In my university we have hte ability to use IBM Spectrum Protect aka HFS Backup aka Tivoli Storage Manager for backing up large amounts of experimental data. Unfortunately, due to local rules this fails if the amount of data to be sent is more than 200 GiB and we have to email the central team and ask them to let us back it up again. The below script (just about) automatically stops the process if it’s going to bust a pre-determined size limit.
A common problem in spectroscopy experiments is variable temperature control. One of the giant companies in the field, Bruker, has made a device that blows hot or cold air at samples to regulate their temperature. The device that blows air and runs the show has gone through several iterations over the years, but one variant is called the Bruker BVT3000 variable temperature controller. It has a little microcontroller, and talks to a commercially available (at the time) PID controller called the Eurotherm 902 series.
su echo 1 > /proc/sys/net/ipv4/ip_forward #Enable NAT iptables -t nat -A POSTROUTING -o eth1 -j MASQUERADE #Set up DNAT iptables -A FORWARD -i eth1 -o tap0 -m state –state RELATED,ESTABLISHED,NEW -j ACCEPT #Enable connections from the private subnet S1 out iptables -A FORWARD -i tap0 -o eth1 -j ACCEPT #Enable connections from the tunnel to the the private subnet, i.e. from S2 to S1 #Bring up the tunnel: ifconfig tap0 up #Configure the tunnel as you like: ifconfig tap0 192.
The NZ Plot The N-Z plot, also known as the Plot of the Nuclides, is a standard plot in which one shows $N$, the number of nucleons in an isotope, against $Z$, its proton number. For low $A=N+Z$, this is approximately a straight line along which stable nuclei exist. As an medical physicist, I perpetually find myself wishing to refer to the NZ plot occasionally, in order to find out if a given nuclide is either (a) NMR visible (that is, $I\neq0$), (b) radioactive with a decent activitiy, or occasionally both.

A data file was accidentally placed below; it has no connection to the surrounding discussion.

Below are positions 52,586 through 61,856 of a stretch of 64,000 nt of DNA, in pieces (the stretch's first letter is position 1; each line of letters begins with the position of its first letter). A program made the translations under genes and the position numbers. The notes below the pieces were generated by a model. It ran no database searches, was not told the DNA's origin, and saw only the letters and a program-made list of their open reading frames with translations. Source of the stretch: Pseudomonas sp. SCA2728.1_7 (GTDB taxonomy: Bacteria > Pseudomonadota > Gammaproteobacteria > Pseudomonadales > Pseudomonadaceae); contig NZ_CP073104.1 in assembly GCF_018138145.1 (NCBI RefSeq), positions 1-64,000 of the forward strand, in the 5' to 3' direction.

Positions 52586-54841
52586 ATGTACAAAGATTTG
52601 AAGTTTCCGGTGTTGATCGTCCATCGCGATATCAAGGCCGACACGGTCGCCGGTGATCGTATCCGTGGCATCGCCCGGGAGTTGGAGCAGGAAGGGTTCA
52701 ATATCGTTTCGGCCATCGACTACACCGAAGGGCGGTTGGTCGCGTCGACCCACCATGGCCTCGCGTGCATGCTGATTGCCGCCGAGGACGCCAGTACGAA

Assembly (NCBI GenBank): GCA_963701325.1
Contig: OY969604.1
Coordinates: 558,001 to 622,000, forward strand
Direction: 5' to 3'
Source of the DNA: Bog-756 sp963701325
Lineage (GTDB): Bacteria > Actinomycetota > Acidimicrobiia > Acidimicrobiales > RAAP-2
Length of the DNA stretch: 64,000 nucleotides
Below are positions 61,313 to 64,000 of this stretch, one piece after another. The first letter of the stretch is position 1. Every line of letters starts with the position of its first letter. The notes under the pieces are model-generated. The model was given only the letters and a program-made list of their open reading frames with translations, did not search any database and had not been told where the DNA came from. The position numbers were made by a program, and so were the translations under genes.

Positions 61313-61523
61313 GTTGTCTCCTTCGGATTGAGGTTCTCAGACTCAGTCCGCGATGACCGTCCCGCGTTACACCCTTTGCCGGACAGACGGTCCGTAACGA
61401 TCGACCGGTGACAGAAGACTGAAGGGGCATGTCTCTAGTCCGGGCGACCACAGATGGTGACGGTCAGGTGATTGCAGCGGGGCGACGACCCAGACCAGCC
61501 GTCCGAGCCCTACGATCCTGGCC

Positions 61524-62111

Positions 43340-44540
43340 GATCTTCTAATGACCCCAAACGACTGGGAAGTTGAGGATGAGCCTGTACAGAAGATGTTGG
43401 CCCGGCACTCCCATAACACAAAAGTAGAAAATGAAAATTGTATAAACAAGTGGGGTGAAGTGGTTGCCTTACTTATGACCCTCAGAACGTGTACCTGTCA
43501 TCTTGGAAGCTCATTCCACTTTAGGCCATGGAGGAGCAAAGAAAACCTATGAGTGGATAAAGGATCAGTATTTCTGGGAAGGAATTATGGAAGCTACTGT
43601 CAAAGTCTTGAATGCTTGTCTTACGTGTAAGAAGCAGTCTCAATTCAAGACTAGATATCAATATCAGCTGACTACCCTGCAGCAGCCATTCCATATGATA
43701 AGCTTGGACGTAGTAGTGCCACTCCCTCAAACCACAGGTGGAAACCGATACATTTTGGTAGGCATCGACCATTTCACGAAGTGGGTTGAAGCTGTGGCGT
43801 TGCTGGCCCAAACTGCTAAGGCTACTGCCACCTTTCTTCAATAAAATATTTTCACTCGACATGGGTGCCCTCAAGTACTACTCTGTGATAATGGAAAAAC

The problem: You have an expensive piece of bespoke hardware box, $A$, on a private subnet $S_1$. Your computer of interest, $C$, is sat on a different subnet, $S_2$. There is a linux router between the two, $B$, running sshd. You wish $C$ (or a virtual machine thereon) to talk to $A$, but don’t want the rest of $S_1$ to be accessible to all of $S_2$ or vice-versa. In short, you want something on $C$ to use a specific (virtual) network interface to go $C\rightarrow B\rightarrow A$.
Matlab, for all of its (many, various, myriad) evils is unfortunately the language of choice in MR. Overlaying two black and white images in colour is often a bit of a PITA. This script aims to ameliorate the pain just a little. I should point out that you still have to do the boring linear algebra of making sure that the orientations of the things you want to overlay are correct, however.
Journals quite often have somewhat asinine typography requirements. In my field, I quite often want to use $\LaTeX$ when unfortunately it is not always terribly welcome. Magnetic Resonance in Medicine (MRM) is a journal that I have published in quite a lot that accepts $\LaTeX$ submissions, has a stringent set of slightly odd typographical requirements for submission, but does not provide either a class or example article. As a brief sketch, here’s my template that I’ve used to submit several papers successfully to the journal.